are valid. The choice of problem or supervisor state is
determined by bit 15 of the psw.
Protection feature
The Protection Feature protects the contents of cer­
tain areas of storage from destruction due to errone­
ous storing of information during the execution of a
program. This protection is achieved by identifying
blocks of storage with a storage key and comparing
this key with a protection key supplied with the data
to be stored. The detection of a mismatch results in
a protection interruption.
For protection purposes, main storage is divided in­
to blocks of 2,048 bytes. A four-bit storage key is as­
sociated with each block. When data are stored in a
storage block, the storage key is compared with the
protection key. When storing is specified by an in­
struction, the protection key of the current psw is
used as the comparand. When storing is specified by
a channel operation, a protection key supplied by the
channel iis used as the comparand. The keys are said
to match when they are equal or when either one is
The storage key is not part of addressable storage.
The key is changed by SET STORAGE KEY and is in­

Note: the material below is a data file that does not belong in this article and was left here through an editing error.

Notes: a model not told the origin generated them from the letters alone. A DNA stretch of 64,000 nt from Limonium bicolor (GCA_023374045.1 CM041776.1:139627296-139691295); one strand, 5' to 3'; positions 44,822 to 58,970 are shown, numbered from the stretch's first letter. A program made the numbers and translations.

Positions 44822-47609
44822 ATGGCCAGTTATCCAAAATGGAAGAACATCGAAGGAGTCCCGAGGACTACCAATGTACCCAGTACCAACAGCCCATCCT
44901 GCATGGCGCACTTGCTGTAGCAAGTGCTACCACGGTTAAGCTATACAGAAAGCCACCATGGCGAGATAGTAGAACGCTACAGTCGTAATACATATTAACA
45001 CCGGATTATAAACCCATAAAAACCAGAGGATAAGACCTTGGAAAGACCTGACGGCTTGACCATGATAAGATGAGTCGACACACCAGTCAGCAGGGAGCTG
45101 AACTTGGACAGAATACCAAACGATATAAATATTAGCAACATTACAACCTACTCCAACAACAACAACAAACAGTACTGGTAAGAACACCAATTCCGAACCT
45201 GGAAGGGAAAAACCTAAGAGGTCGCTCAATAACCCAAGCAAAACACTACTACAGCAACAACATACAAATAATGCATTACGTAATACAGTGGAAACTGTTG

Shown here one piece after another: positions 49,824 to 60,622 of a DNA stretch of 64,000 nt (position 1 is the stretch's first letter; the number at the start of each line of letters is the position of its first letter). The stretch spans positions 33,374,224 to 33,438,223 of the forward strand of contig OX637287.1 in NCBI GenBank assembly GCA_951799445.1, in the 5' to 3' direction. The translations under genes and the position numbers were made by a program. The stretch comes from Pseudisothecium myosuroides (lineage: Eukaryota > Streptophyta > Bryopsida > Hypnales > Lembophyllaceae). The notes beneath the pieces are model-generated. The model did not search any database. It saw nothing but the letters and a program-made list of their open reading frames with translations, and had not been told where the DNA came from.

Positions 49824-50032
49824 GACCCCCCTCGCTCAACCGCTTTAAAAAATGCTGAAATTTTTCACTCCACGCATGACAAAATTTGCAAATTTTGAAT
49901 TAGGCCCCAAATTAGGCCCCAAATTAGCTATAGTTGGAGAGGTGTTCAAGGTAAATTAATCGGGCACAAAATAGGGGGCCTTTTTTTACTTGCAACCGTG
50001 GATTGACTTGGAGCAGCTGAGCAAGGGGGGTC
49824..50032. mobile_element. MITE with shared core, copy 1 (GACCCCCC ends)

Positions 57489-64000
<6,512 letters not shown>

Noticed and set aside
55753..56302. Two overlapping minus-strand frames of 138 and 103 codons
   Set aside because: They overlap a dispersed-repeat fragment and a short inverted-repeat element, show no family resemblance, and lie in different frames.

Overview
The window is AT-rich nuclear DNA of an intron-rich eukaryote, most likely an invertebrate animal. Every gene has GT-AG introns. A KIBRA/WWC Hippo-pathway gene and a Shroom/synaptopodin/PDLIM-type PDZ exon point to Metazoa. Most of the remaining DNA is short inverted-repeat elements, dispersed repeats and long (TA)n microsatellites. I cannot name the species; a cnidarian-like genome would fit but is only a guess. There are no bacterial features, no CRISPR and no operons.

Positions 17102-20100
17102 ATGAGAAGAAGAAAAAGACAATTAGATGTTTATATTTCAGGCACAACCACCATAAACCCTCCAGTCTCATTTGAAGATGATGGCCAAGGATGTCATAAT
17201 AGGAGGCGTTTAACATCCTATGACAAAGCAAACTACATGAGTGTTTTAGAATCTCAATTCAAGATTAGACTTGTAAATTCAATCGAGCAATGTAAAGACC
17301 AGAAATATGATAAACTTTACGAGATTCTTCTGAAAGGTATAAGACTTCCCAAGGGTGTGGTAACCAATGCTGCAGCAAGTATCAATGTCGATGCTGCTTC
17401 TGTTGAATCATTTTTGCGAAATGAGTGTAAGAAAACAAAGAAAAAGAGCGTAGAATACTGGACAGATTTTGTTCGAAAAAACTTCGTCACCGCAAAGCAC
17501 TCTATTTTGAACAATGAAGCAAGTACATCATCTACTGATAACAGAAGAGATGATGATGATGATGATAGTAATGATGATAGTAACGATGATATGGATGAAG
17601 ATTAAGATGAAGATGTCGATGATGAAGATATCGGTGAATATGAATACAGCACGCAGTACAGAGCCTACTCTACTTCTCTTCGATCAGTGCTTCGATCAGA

spected by INSERT STORAGE KEY. The protection key in
the psw occupies bits 8-11 of that control word. The
protection key of a channel is recorded in bits 0-3 of
the csw, which is stored as a result of the channel
operation. When a protection mismatch due to an in­
struction is detected, the execution of this instruction
is suppressed or terminated, and the program execu­
tion is altered by an interruption. The protected stor­
age location always remains unchanged. Protection mismatch due to an 110 operation causes the data
transmission to be terminated in such a way that the
protected storage location remains unchanged. The
mismatch is indicated in the csw stored as a result of
the operation.
Timer f'eature
The timer is provided as an interval timer and may
be programmed to maintain the time of day. The
timer consists of a full word in main storage location 80. The timer word is counted down at a rate of 50 or 60 cycles per second, depending on line frequency.
The timer word is treated as a signed integer follow­
ing the rules of fixed-point arithmetic. An external in­
terruption condition is signaled when the value of the
timer word goes from positive to negative. The full
cycle time of the timer is 15.5 hours.
An updated timer value is available at the end of